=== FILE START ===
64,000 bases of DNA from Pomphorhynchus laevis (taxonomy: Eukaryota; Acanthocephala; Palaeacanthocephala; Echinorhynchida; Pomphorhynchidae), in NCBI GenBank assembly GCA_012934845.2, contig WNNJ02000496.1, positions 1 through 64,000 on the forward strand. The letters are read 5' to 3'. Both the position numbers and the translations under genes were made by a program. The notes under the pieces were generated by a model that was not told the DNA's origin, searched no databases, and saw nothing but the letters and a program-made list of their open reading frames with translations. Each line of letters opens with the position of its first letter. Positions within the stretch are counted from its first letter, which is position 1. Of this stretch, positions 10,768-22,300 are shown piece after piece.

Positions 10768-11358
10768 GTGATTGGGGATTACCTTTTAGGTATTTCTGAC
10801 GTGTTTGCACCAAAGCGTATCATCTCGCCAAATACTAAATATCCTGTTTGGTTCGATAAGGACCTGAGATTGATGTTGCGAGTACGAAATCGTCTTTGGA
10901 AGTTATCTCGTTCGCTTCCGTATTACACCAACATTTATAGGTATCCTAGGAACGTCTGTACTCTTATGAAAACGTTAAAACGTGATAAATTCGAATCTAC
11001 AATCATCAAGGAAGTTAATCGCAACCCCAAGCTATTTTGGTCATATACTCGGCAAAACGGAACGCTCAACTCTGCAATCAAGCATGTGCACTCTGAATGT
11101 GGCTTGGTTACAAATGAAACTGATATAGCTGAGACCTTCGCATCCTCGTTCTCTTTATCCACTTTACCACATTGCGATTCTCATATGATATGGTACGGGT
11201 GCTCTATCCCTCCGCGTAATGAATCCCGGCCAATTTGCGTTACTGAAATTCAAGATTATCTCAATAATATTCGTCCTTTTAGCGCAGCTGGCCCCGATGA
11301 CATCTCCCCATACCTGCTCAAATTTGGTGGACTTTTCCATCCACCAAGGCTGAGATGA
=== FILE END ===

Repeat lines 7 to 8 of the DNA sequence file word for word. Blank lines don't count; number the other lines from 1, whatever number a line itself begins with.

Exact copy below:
11101 GGCTTGGTTACAAATGAAACTGATATAGCTGAGACCTTCGCATCCTCGTTCTCTTTATCCACTTTACCACATTGCGATTCTCATATGATATGGTACGGGT
11201 GCTCTATCCCTCCGCGTAATGAATCCCGGCCAATTTGCGTTACTGAAATTCAAGATTATCTCAATAATATTCGTCCTTTTAGCGCAGCTGGCCCCGATGA